We Can Be Good. We've Done it Before.

"Are humans innately selfish, greedy and war-like?" This is the question I love to ask my students at the start of the semester. They always answer the same way, with a resounding "yes."

But this question cannot be answered merely by what we observe around us today nor can we look to history, since recorded history represents only five percent of humans' time on earth. We must instead ask what humans were like in prehistory, from our first appearance on earth roughly 200,000 years ago. This can tell us about humans' capabilities.

What the facts show is that we are capable of living cooperatively, without disparities of wealth, with a high degree of gender equality and no barriers of ethnicity or race. This is not a theory or a hope. Instead, anthropologists like me know we can live this way because facts show this is the way we have lived for most of our existence on earth.

And we continue to have these capabilities even today. I do not deny the extraordinary human cruelty all around us. But if we don't recognize our potential to be good, then we will assume we are destined to be bad. And assuming we are bad makes us lower our expectations for each other, and kills the hope that we can do better. To have a better society, we must begin by knowing that humans are capable of being good.

Some facts: The way humans obtain our food affects the nature of our societies. If we hunt and gather what is in the environment, as "foragers" or "hunting and gathering peoples" do, our social lives will be different than if we live on a farm, raising crops and animals. Farming may seem bucolic but archeology shows that once agriculture was "invented" by humans, only 12,000 years ago, our societies changed dramatically. By about 6,000 years ago we had the first "civilization" in Mesopotamia and soon thereafter in Egypt. Civilization sounds like a great idea, but civilizations go to war, capture and enslave their opponents, and use slave labor and the bounties of war to feed the people serving to build all the monuments of civilization.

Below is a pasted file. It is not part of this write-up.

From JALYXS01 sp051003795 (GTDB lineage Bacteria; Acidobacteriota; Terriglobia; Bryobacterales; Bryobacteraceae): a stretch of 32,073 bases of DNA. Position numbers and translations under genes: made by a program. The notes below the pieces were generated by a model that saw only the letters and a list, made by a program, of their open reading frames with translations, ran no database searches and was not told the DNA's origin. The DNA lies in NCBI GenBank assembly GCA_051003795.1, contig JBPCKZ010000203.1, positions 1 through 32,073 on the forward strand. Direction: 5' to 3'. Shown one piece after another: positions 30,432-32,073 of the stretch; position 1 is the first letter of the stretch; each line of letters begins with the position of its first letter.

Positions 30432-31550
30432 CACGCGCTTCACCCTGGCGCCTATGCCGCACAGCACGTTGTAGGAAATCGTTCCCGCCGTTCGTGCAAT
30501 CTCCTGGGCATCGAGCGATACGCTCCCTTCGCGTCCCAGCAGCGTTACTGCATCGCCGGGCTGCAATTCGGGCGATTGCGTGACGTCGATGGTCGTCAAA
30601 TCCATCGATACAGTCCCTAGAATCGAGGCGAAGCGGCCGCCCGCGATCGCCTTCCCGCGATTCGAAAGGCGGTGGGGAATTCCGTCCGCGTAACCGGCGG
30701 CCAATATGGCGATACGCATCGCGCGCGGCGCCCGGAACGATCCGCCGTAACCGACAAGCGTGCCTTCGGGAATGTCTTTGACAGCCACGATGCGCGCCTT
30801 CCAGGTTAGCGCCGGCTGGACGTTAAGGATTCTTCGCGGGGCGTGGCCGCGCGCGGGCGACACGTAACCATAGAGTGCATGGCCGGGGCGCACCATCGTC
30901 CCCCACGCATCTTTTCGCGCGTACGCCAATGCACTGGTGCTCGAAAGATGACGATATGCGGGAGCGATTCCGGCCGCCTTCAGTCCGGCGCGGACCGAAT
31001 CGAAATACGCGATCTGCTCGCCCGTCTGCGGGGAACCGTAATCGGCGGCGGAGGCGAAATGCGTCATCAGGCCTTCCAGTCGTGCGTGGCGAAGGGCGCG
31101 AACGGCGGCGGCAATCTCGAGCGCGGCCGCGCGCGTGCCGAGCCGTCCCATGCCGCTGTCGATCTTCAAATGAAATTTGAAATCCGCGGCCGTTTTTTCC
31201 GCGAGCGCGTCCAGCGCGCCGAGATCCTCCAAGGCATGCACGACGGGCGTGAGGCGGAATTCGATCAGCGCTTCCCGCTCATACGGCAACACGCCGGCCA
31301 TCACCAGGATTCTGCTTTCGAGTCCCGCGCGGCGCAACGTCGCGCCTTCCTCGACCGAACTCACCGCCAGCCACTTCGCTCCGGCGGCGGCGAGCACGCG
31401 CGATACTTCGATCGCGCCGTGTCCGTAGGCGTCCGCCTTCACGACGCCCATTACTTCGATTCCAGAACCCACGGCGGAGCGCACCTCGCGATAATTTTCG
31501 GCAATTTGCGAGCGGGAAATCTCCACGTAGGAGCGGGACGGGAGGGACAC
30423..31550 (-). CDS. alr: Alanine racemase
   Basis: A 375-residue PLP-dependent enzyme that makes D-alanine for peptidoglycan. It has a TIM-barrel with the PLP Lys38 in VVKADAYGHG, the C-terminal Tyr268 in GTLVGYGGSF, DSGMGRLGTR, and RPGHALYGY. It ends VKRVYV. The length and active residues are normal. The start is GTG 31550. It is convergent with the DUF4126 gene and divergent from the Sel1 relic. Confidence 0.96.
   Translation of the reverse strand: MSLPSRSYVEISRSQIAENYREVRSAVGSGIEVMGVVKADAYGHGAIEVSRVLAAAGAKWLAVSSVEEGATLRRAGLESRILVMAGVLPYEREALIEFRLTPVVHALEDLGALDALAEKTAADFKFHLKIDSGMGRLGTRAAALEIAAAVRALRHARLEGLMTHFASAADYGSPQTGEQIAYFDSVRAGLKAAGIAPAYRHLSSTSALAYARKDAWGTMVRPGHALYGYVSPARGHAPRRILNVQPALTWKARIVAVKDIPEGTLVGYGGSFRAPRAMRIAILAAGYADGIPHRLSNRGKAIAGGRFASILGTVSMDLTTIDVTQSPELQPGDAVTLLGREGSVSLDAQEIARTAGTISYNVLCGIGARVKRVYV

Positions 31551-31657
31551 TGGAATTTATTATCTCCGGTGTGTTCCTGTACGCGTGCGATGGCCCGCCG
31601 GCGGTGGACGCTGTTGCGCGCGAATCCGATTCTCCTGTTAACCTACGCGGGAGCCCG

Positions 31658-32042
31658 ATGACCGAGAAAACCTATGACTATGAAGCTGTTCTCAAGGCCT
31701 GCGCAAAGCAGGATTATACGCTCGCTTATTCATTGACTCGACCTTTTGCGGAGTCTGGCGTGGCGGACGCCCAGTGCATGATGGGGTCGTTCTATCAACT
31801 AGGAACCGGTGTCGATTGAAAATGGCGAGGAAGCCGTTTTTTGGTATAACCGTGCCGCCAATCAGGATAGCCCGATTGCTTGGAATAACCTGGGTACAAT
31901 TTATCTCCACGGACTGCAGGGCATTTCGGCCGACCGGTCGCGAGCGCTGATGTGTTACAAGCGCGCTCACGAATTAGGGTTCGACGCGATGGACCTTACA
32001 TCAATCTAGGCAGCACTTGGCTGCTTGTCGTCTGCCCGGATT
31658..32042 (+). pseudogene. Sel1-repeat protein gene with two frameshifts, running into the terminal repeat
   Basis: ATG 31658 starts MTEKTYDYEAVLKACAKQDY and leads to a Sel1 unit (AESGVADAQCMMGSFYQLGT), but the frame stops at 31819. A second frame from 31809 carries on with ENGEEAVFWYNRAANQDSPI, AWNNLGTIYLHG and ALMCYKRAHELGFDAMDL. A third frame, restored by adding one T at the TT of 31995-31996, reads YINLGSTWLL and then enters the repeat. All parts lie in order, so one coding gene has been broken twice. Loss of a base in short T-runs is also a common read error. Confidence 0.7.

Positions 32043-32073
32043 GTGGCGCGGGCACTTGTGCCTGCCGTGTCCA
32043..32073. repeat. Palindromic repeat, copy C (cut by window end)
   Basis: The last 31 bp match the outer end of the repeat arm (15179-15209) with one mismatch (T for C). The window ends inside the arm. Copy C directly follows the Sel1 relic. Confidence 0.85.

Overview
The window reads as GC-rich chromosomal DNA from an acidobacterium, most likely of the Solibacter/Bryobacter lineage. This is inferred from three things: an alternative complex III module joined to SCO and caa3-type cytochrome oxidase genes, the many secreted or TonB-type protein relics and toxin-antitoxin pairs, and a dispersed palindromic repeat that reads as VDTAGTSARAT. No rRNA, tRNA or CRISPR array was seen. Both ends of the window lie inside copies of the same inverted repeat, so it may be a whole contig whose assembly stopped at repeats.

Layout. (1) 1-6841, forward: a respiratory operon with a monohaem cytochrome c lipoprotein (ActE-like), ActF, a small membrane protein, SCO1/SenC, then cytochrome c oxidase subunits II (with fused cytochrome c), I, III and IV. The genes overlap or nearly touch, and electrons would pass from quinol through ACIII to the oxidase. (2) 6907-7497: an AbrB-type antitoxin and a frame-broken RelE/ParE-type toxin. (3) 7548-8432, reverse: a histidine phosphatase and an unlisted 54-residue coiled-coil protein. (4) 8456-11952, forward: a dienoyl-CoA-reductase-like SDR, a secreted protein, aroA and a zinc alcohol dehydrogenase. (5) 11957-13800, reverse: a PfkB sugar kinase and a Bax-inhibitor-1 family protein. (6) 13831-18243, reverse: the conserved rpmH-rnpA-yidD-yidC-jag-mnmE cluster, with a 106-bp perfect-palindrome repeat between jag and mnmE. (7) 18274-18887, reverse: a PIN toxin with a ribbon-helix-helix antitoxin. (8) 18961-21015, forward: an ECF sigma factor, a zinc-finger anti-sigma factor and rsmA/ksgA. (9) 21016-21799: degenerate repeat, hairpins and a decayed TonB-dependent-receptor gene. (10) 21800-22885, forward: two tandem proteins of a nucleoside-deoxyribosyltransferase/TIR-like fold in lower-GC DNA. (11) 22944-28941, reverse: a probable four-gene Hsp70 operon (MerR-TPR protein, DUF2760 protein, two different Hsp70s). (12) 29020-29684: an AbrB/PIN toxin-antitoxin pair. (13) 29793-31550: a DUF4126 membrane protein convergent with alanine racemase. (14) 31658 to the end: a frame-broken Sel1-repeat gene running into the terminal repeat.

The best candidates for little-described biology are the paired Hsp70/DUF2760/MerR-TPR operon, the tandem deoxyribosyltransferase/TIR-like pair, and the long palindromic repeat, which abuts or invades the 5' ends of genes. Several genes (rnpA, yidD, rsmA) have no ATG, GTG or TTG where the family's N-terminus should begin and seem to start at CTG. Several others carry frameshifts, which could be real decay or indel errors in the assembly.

Kings, queens, peasants, wars, revolutions -- this is the history we know well. But how did foragers live, a key question since humans lived from 200,000 years ago to 12,000 years ago exclusively by foraging.

Foragers are nomadic, since they move in search of food. And since they are nomadic, they have no concept of land ownership, or ownership of animals. Just as we have no need to own our own air because air is everywhere, so foragers did not claim ownership of land or animals since these were plentiful.

Foragers lived in small groups with no land ownership and when big animals were hunted, the meat was shared throughout the group. Human densities were low, and when groups encountered each other, they did not fight. After all, without land boundaries or owned animals, there really isn't a whole lot to fight over. Group boundaries were porous, so people moved between groups, visiting relatives and friends in other groups. These porous boundaries prevented the creation of an us-versus-them dynamic.

So, no kings and queens and no poverty amid plenty. We know this through archeology, which has found no evidence before agriculture of human hierarchy. We also know that sharing was a supreme value based on ethnographic studies of the few foraging groups left, such as the Kung of southern Africa (now, sadly to many, no longer foragers). And from these studies we also know that there was a high degree of gender equality. There was no sexual double standard, for example--a huge contrast to many societies today, where women are under close watch by their families, lest their sexual indiscretions harm family honor.

Especially revealing is the fact that there were no formal leaders. Informal leaders existed, but they were under a heavy burden. They could only persuade others, but not command them. In many societies, even small-scale agricultural ones of today, those who are arrogant are often ostracized from the community, and sometimes attacked and even killed. Humility is often the supreme virtue among small-group peoples.

The point: Humans can be cooperative, and live without war, hierarchy and intolerance. We know this because we have already lived this way, and we have lived this way for 95 percent of our time on earth. This is no more "just a theory" than biological evolution is theory. The story here is true, based on everything anthropologists and others have found in our research.

"But we would give up so much if we lived like foragers." This is how many students respond after I present them with the data above. Their point is a reasonable one and deserves further discussion in another post. But I hope you can think deeply about this question, as I have: "What might it be worth giving up to live cooperatively and generously alongside our fellow humans?"